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Fast Break Goals to Avoid Overeating

Monday, December 30, 2013

Fast break goals, simple goals that you can track every day, work! I spent November and December refining my goals to eat a healthy breakfast, blog regularly, and exercise in the morning. I'm doing it!

Routines are a lifeline to creating good habits. I need to put some structure around my late afternoon and evening eating habits. I want to create a fast break goal to avoid overeating, but I'm not sure how to craft it. "Stop a binge"? That's a good aspiration, but I don't know if I can. I need something more tactical. How do you say no? No, really, how do YOU do it? I scoured the secrets to success and found a few things, but most I've heard before.

First, something I'm already doing is preparing a protein snack to have just before I leave work, so I'm not famished while making dinner. This has helped.

I've had some success drinking water or hot tea. I could re-enlist that tactic. Brushing and flossing is also an interesting idea. I would already be at home and I tend to forget to floss most days anyway!
emoticon emoticon

Know your trigger points. Hmm, this is a good thing too. It's not a fast break goal, but understanding what sets me off will help me create a goal that works. I honestly don't know. I know I'm fine when I'm at work and busy. I get hungry, but I never feel out of control. Well, I did once, when I allowed myself access to the snack shack because I didn't bring a lunch. But for the most part, I have serious control when I'm at work or in public. It's at home, when I've had time to decompress that I fall apart.

Yesterday, I did my strength training in the morning and walked 5 miles in the early afternoon. Prior to the afternoon workout, I stuck to my food plan. I proceeded to make my lunch: a salmon filet on a bed of spinach with a tomato and croutons and mini croissant, which was roughly 500 calories. That meal seemed to open the flood gates. I just could not get sated!

Hmm, I just realized the last time I overdid it was also a strength training day. I wonder if I need to adjust my macronutrients when I lift. More carbs?

I guess knowing my triggers requires further thought. I have no clue. I hate to end a blog with no resolution, so here's what I'm going to do:

1. Add "flossing to stop a binge" to my daily goals. I like that it tackles two things at once!
2. Keep track of everything that happened in the day leading to the overeating.

Once I understand why, I'm confident that I can put some binge blockers in place.

Thanks for following my meandering thoughts today! Please share any tips, resources, spark teams, et cetera that you use to avoid overeating.

Update: I found a few more tips I liked from (where I found the kitty food coma pic)

1) Reduce the size of your plate ... Trick your mind into eating smaller amounts while still finishing your plate!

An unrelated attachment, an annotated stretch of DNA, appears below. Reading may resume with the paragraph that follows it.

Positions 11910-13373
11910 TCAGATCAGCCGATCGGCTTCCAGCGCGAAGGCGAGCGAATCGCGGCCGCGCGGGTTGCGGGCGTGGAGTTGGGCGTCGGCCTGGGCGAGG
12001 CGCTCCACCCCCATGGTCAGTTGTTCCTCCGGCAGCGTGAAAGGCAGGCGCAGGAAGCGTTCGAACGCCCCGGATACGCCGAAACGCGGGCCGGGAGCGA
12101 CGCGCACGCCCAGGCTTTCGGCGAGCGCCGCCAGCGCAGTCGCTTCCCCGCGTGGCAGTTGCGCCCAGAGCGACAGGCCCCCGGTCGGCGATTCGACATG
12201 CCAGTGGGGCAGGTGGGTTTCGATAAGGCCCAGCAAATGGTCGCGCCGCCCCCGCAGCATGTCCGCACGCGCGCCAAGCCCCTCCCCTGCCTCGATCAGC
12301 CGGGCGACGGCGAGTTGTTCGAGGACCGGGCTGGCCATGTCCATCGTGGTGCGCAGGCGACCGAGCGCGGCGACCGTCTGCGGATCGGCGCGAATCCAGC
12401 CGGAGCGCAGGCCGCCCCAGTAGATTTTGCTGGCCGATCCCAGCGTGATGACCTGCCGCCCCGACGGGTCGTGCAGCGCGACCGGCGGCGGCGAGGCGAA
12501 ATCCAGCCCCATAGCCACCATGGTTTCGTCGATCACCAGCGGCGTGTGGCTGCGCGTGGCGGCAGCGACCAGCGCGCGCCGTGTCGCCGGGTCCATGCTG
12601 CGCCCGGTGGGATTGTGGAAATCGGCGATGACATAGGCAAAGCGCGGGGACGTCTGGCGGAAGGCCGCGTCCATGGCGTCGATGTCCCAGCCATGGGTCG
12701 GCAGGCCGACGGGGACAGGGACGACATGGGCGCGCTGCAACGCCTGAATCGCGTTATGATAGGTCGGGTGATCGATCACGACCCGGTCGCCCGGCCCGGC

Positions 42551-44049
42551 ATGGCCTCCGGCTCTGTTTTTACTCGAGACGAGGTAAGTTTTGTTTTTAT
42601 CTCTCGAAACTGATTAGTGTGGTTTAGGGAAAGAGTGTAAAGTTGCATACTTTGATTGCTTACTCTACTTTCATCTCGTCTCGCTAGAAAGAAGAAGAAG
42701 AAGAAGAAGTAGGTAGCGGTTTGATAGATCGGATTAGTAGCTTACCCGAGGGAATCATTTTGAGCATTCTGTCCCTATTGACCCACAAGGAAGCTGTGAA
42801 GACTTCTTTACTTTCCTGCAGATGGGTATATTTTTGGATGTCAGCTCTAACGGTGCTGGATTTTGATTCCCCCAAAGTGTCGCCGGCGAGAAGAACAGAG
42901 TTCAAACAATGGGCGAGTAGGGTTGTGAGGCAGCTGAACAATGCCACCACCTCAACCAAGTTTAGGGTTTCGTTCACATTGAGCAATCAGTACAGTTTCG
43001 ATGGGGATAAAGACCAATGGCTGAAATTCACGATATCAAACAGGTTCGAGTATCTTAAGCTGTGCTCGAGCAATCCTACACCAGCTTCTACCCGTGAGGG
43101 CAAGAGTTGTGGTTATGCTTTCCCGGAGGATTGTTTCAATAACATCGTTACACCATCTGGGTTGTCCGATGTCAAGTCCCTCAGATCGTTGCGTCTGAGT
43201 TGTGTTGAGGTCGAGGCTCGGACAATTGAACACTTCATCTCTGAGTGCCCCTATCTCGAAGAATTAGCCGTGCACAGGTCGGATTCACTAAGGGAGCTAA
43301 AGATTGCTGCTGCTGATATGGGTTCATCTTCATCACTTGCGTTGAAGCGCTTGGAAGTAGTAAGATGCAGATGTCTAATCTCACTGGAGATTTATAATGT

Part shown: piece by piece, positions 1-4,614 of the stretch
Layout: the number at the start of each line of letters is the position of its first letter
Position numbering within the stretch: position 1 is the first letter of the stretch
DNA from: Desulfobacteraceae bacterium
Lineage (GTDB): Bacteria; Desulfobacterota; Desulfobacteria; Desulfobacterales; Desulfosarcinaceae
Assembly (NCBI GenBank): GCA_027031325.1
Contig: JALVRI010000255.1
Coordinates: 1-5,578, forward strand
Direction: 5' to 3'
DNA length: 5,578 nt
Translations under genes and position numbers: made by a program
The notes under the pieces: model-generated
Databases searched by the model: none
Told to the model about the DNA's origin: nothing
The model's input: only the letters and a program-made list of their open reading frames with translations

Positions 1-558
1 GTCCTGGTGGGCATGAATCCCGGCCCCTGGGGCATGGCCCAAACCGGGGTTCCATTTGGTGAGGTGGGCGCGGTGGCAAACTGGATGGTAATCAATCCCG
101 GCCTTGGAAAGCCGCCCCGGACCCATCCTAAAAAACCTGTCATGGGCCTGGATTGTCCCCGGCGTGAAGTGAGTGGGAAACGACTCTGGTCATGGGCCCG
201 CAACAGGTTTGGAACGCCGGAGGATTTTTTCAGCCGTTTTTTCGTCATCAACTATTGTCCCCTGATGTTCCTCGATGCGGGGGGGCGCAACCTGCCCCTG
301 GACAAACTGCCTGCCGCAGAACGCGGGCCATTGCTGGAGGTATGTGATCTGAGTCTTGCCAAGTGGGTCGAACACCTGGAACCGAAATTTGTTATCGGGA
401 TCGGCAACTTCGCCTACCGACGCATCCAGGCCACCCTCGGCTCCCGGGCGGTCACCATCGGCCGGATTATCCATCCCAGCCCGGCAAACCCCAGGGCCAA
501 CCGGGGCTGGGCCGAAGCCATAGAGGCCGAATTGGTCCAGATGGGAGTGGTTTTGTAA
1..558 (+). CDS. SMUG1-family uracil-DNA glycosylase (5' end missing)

2) Put your meal on your plate and the left overs in the fridge ... straight away. Don't tempt yourself with an extra little bit!
3) Drink a glass of water before dinner and kick start your satiety.
4) Enjoy your meal and eat slowly ... let you body register that it is full.
5) Take a walk as exercise can aid digestion .... and your putting distance between you and your food!

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Member Comments About This Blog Post
    Wow, what a great blog! Normally I would not be able to "digest" (pardon the pun) a detailed blog at 4:15 am, but this was compelling, Saphrael. I took some notes including that "Routines are a lifeline to creating good habits." It's nice how you've revisited and refined your goals. Cute double-serving icon for tooth flossing, lol. emoticon
    1538 days ago
    That's interesting that you want to overeat the days you do weight training. I guess your body is saying it needs extra nutrients? Maybe, for those days, you can have a protein smoothies or something like that for the extra help you may need. emoticon I would read articles here in SP about weight training and see if it is normal to feel more hungry. I am impressed with your careful blog and how you are keeping track of your goals. emoticon
    1538 days ago
    I use a few on your list. I drink 16 oz of water while I'm making dinner and I am a very slow eater.
    1538 days ago
    To stop bingeing, this is what I do. May not work for everyone.

    1) Make sure what I have in the house is tasty and healthy
    2) Measure out my portions before I leave the kitchen
    3) Track every single bite, even if I overdo
    4) If I feel like I just have to eat and eat (binge) I measure out exactly one portion, leave the kitchen, and eat with pleasure, letting myself know if I want more in half an hour, I can do it again
    5) I don't know exactly how to put this one in words, but basically, I remind myself that I'm a grownup who can eat whatever she wants, whenever she wants, so there's no need to eat it all now--the feeling of scarcity that makes me want to stuff it all in now is false, and comes from a time when someone other than me was in control of what went in my mouth.
    1539 days ago
  • TANYA602
    I love the tips here. Unfortunately, my binge time is when I am at school grading papers. I find myself riffling thru drawers looking for ANYTHING to eat. I found that the Power Bar Gel Blast Chews work for me because I eventually get kind of sick of them. An apple and hard-boiled egg do the trick, as well as drinking lots of water. Being in a challenge and tracking are what truly keep me accountable.
    Good job with the fitness! Enjoy your next couple of days off!
    1539 days ago
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